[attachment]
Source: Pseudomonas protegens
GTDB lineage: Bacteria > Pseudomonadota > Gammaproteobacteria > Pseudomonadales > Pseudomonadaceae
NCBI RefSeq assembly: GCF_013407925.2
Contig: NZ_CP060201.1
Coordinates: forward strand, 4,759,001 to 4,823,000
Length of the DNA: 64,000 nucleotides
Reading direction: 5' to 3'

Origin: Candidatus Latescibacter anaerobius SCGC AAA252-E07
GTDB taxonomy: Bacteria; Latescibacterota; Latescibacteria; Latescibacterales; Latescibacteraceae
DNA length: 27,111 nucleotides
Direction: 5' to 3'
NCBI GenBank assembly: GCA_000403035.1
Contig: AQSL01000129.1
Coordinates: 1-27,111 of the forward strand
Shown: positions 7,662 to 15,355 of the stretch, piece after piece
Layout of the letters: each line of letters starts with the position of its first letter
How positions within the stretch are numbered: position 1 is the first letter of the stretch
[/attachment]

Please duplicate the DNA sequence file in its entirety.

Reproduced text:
Source: Pseudomonas protegens
GTDB lineage: Bacteria > Pseudomonadota > Gammaproteobacteria > Pseudomonadales > Pseudomonadaceae
NCBI RefSeq assembly: GCF_013407925.2
Contig: NZ_CP060201.1
Coordinates: forward strand, 4,759,001 to 4,823,000
Length of the DNA: 64,000 nucleotides
Reading direction: 5' to 3'

Origin: Candidatus Latescibacter anaerobius SCGC AAA252-E07
GTDB taxonomy: Bacteria; Latescibacterota; Latescibacteria; Latescibacterales; Latescibacteraceae
DNA length: 27,111 nucleotides
Direction: 5' to 3'
NCBI GenBank assembly: GCA_000403035.1
Contig: AQSL01000129.1
Coordinates: 1-27,111 of the forward strand
Shown: positions 7,662 to 15,355 of the stretch, piece after piece
Layout of the letters: each line of letters starts with the position of its first letter
How positions within the stretch are numbered: position 1 is the first letter of the stretch